Raphael is a dumpsite boy. He spends his days wading through mountains of steaming trash, sifting it, sorting it, breathing it, sleeping next to it. Then one unlucky-lucky day, Raphael’s world turns upside down. A small leather bag falls into his hands. It’s a bag of clues. It’s a bag of hope. It’s a bag that will change everything. Soon Raphael and his friends Gardo and Rat are running for their lives. Wanted by the police, it takes all their quick-thinking, fast-talking to stay ahead. As the net tightens, they uncover a dead man’s mission to put right a terrible wrong. It’s three street-boys against the world…
I loved this book. It is one of the best young adult books I have read in years and would recommend it to students in Years 7 to 10 in particular, but it is a captivating and charming story that anyone would enjoy.
Trash seems to be set in the Philippines (although this is never stated) and begins on a huge mountain of rubbish. People live in and around this garbage eking out an existence for themselves and their families. They dig through the rubbish to find anything that they can eat, use or sell. When fourteen year old Raphael finds a key in the refuse it sets him and his friends on a life changing adventure.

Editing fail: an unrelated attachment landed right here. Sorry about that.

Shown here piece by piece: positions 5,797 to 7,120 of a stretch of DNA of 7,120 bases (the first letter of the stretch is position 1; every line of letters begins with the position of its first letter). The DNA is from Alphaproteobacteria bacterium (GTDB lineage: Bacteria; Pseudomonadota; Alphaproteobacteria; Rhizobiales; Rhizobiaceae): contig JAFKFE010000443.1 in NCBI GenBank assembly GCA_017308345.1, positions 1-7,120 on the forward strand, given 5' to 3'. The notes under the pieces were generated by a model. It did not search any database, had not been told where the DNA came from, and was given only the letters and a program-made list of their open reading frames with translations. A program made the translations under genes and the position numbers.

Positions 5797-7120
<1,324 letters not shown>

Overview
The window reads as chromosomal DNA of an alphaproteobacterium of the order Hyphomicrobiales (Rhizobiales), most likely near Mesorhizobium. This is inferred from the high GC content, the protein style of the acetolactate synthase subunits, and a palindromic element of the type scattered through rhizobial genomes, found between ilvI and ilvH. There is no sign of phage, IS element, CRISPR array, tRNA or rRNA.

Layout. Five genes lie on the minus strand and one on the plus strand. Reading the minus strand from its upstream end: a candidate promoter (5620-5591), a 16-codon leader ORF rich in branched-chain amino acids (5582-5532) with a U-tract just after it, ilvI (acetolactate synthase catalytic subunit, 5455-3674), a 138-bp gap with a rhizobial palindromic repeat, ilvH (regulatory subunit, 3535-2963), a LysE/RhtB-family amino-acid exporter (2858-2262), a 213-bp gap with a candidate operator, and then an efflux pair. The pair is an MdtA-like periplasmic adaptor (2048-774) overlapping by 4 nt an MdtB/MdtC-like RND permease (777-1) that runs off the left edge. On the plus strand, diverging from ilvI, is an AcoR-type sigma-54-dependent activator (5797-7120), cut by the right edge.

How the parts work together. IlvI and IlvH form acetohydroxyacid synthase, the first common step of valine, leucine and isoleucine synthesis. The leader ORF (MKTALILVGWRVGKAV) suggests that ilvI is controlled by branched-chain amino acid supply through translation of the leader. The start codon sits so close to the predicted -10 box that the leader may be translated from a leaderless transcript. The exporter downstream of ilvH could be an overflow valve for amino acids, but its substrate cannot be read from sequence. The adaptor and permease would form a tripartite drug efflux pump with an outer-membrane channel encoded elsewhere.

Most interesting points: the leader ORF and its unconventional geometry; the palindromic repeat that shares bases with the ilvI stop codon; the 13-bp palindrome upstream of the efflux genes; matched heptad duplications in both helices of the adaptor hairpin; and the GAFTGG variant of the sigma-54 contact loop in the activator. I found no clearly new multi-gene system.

One interesting aspect of the novel is the use of multiple narrators. The boys’ story is told in the past tense by several characters and the reader pieces the story together to get the whole picture. I really liked the use of multiple perspectives as it added suspense and you certainly wanted to read on to see what would happen next.
I thought of the film Slumdog Millionaire as I read Trash. The main characters are complete underdogs and the huge divisions between the rich and the very poor are conveyed clearly to the reader. The poverty, the corruption, the cruelty of the boys’ world comes across vividly in a very real and disturbing way.
Trash is available from all good booksellers and I urge you to read it.